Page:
Dubbing between formats: the Cdn perspective
Fri, 28 Feb 2003 13:25:11 -0800 (PST)
I work in a Canadian academic library where we have two routes to
take with our 16mms and older formats.
They both start with a search for a current distributor for the title
in question, simply because it is easier to repurchase and perhaps get a
break on the public performance rights (PPR) required for classroom
presentations, and also because the end product will likely be of a higher
quality than anything we can produce ourselves.
1. If we decide to dub our own copy in a newer medium, we can do so
freely under the Canadian copyright exemption allowed to libraries and
archives, with the proviso that the resultant copy could only be used for
individual research purposes. In other words there would be no public
display of the item.
2. If we think we need it for classroom use and we can't repurchase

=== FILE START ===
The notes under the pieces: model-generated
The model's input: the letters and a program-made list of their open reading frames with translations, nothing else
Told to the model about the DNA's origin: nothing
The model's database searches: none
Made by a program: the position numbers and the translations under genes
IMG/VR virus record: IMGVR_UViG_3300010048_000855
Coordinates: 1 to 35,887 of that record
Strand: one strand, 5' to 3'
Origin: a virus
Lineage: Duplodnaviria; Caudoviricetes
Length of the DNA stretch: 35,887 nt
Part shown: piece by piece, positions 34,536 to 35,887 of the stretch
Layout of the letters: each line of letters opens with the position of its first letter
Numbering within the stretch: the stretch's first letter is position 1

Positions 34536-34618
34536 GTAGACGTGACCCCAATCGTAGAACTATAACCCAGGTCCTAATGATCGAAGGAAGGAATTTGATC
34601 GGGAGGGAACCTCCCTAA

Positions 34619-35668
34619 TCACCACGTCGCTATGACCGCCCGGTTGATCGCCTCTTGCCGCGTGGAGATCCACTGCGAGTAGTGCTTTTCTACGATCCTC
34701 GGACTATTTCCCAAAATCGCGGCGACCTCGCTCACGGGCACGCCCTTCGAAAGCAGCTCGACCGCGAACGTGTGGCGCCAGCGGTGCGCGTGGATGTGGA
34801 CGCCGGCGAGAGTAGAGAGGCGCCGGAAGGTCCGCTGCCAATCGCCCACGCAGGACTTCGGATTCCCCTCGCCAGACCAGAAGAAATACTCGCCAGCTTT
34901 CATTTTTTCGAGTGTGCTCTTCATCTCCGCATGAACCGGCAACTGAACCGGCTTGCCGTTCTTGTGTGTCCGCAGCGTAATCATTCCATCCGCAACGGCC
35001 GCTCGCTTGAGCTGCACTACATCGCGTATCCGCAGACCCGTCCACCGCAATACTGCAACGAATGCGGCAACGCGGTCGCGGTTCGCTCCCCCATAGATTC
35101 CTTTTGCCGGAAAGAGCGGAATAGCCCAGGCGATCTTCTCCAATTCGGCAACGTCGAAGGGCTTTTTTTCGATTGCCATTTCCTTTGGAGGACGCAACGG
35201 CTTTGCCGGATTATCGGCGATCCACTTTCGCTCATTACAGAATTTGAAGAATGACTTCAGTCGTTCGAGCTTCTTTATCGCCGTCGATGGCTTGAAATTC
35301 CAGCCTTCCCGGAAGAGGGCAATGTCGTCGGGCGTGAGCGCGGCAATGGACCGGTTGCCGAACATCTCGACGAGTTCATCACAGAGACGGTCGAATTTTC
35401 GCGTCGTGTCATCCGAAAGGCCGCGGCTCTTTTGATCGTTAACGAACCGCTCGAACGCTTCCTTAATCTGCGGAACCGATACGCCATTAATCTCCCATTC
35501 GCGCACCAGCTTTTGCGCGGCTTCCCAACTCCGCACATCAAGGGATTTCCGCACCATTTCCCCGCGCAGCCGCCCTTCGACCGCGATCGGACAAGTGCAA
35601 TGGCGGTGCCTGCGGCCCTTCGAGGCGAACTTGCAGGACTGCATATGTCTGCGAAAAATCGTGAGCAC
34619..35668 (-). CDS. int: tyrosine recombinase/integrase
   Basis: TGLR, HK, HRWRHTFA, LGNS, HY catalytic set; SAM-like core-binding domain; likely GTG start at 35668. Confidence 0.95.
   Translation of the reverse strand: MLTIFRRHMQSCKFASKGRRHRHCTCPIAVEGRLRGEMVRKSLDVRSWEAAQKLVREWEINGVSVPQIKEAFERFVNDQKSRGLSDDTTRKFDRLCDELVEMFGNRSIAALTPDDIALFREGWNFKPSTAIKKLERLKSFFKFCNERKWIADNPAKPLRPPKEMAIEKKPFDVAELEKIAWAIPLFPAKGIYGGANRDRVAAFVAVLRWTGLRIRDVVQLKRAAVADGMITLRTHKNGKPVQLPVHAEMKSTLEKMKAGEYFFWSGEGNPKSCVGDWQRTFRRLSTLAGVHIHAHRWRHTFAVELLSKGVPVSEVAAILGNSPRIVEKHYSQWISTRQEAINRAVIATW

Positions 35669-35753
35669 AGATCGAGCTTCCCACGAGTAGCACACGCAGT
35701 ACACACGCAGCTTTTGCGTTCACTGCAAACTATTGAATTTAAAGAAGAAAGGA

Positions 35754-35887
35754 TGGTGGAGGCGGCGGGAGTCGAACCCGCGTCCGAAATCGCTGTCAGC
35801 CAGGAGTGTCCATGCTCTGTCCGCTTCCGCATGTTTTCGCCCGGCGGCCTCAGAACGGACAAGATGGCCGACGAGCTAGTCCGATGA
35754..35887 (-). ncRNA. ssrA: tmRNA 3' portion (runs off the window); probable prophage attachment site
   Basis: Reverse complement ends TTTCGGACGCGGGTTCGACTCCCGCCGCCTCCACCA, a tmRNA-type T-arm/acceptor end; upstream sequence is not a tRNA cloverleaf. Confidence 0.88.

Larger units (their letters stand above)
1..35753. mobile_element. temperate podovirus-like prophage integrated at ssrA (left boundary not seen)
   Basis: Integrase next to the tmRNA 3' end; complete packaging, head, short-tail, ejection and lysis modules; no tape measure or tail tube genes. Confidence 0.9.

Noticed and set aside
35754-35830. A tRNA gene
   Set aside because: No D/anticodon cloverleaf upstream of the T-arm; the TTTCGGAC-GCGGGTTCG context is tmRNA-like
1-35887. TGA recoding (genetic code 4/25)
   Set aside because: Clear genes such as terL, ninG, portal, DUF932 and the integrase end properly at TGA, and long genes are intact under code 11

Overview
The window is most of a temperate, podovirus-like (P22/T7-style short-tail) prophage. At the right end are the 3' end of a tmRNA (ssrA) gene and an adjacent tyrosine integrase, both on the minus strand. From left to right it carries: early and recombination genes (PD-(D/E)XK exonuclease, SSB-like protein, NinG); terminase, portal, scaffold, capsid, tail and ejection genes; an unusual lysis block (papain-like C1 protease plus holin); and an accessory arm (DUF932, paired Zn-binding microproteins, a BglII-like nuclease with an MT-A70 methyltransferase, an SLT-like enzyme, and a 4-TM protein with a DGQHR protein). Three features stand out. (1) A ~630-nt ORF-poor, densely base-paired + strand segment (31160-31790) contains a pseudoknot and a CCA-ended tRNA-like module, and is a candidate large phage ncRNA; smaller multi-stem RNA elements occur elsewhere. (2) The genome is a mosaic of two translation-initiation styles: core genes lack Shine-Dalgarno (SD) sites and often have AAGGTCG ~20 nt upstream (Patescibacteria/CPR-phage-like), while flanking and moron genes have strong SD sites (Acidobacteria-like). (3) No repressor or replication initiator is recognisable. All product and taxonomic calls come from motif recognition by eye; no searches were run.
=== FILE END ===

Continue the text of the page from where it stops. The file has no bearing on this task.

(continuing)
it, we make a copy of our entire fruitless search process and submit this
to a Copyright Board subcommittee in Ottawa who ultimately charges us to
repurchase the PPR. There's no charge for the dubbing.
In theory we can follow either of these two routes for currently
popular types of media (egs. video, dvd) if the particular item is showing
signs of wear, and if there is no active distributor. A distributor can
withhold an item from general circulation for economic reasons or whatever,
but this does not trump "educational need".
Does anyone remember when copying used to be "duping" and not
"dubbing"? Is this a local change in phraseology, or has it happened
Classroom Services Coordinator
Mount Royal College, Calgary